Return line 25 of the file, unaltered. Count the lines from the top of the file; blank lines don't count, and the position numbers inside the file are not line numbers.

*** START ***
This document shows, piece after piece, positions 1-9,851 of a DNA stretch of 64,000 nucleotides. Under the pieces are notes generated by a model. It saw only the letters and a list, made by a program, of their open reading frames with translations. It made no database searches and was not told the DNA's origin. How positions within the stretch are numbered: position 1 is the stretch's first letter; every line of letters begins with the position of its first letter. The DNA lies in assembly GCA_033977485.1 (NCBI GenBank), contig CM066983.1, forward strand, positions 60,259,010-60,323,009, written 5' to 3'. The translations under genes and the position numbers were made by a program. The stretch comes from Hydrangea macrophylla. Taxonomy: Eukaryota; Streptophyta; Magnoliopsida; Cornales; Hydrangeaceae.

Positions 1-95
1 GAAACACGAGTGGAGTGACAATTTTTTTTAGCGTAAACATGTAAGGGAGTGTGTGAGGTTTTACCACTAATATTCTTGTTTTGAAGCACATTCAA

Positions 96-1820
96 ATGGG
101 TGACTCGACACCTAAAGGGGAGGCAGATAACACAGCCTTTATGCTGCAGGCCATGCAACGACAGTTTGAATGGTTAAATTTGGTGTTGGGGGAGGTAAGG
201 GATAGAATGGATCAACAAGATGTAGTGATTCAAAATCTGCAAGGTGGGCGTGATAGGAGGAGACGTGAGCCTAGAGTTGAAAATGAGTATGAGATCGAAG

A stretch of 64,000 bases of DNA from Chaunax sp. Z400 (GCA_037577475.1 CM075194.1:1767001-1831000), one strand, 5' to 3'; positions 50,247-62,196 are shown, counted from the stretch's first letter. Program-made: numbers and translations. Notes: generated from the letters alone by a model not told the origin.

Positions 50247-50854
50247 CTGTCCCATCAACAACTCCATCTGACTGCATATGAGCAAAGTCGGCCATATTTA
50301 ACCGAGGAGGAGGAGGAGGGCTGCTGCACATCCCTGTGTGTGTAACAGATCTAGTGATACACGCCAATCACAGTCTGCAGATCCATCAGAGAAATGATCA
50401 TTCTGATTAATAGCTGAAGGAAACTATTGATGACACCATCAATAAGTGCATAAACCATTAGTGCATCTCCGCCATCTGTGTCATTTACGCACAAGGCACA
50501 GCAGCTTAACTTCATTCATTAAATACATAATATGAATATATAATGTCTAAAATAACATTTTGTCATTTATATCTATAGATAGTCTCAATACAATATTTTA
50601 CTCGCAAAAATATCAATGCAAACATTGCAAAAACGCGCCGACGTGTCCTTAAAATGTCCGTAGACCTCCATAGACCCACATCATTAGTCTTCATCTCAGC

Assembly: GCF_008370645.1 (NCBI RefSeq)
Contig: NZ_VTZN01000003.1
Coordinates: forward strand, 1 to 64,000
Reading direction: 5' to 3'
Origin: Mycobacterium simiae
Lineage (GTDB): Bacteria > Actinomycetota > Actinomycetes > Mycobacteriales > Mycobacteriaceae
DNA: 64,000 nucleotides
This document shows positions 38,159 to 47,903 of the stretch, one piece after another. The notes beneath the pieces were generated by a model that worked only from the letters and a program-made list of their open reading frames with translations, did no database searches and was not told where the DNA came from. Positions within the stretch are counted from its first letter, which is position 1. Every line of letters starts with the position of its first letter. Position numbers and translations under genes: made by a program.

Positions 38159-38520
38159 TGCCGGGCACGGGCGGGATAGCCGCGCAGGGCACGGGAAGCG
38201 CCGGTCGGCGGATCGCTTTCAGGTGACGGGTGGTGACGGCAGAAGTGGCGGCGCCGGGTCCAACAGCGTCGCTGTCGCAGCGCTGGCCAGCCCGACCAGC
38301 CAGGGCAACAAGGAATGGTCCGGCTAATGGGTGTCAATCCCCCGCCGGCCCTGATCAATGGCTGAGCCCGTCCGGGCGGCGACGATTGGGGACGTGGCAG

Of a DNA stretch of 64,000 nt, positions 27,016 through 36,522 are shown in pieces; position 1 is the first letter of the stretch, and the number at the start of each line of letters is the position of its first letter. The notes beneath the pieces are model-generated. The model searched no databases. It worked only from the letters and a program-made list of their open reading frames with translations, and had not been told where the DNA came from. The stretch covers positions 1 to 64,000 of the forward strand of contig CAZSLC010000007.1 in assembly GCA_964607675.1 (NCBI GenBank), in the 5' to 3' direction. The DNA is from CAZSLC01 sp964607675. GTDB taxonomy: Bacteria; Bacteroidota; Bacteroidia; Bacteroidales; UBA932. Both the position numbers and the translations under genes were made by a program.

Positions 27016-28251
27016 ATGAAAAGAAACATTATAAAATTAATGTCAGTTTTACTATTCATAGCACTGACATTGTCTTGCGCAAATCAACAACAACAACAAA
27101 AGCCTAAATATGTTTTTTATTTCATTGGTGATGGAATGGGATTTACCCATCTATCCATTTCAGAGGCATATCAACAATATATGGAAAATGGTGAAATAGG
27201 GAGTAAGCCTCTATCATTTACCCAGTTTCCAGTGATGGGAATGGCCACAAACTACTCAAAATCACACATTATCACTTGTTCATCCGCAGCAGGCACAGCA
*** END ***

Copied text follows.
38201 CCGGTCGGCGGATCGCTTTCAGGTGACGGGTGGTGACGGCAGAAGTGGCGGCGCCGGGTCCAACAGCGTCGCTGTCGCAGCGCTGGCCAGCCCGACCAGC